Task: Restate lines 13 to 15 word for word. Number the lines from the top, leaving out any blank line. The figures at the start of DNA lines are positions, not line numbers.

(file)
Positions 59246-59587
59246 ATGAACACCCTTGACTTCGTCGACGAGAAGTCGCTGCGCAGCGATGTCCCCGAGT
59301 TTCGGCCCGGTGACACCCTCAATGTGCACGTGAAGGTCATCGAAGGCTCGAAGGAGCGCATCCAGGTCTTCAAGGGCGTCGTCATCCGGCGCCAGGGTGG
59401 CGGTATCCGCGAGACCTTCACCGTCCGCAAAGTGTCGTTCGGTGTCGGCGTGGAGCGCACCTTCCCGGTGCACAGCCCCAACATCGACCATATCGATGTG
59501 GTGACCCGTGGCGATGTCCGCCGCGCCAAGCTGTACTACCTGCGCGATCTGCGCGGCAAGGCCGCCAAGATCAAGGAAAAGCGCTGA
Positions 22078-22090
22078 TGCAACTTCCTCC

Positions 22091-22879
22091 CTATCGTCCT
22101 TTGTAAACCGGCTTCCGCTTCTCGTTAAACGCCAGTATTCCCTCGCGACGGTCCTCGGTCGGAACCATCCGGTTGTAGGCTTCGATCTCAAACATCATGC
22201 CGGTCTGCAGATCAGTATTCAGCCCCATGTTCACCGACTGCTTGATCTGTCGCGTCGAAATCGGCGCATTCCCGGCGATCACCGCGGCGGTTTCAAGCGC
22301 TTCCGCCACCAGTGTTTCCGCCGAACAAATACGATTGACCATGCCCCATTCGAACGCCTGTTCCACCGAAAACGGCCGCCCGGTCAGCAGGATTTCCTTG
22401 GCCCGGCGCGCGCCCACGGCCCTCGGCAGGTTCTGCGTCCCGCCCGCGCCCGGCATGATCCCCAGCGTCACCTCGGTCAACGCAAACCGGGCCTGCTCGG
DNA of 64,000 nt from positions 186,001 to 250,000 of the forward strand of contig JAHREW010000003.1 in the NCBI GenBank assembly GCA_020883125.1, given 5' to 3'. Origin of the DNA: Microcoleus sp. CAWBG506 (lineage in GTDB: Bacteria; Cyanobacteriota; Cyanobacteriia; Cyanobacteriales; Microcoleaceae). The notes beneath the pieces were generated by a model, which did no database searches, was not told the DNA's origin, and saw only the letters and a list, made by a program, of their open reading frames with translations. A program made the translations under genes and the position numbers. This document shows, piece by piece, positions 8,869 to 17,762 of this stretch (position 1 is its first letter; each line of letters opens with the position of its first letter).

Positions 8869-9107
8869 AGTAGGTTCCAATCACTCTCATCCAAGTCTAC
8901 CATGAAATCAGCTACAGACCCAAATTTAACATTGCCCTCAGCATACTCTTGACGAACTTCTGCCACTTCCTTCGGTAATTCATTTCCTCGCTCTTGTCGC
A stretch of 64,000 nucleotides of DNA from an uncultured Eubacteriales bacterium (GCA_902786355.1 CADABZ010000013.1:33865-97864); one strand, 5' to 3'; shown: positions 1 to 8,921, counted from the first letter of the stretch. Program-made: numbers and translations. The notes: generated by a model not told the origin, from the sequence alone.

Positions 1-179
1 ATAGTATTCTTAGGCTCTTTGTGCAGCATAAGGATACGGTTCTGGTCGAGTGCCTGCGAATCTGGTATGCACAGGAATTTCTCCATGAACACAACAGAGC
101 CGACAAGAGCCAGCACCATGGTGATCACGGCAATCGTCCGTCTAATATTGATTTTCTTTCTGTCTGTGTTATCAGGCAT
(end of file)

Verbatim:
22401 GCCCGGCGCGCGCCCACGGCCCTCGGCAGGTTCTGCGTCCCGCCCGCGCCCGGCATGATCCCCAGCGTCACCTCGGTCAACGCAAACCGGGCCTGCTCGG
DNA of 64,000 nt from positions 186,001 to 250,000 of the forward strand of contig JAHREW010000003.1 in the NCBI GenBank assembly GCA_020883125.1, given 5' to 3'. Origin of the DNA: Microcoleus sp. CAWBG506 (lineage in GTDB: Bacteria; Cyanobacteriota; Cyanobacteriia; Cyanobacteriales; Microcoleaceae). The notes beneath the pieces were generated by a model, which did no database searches, was not told the DNA's origin, and saw only the letters and a list, made by a program, of their open reading frames with translations. A program made the translations under genes and the position numbers. This document shows, piece by piece, positions 8,869 to 17,762 of this stretch (position 1 is its first letter; each line of letters opens with the position of its first letter).

Positions 8869-9107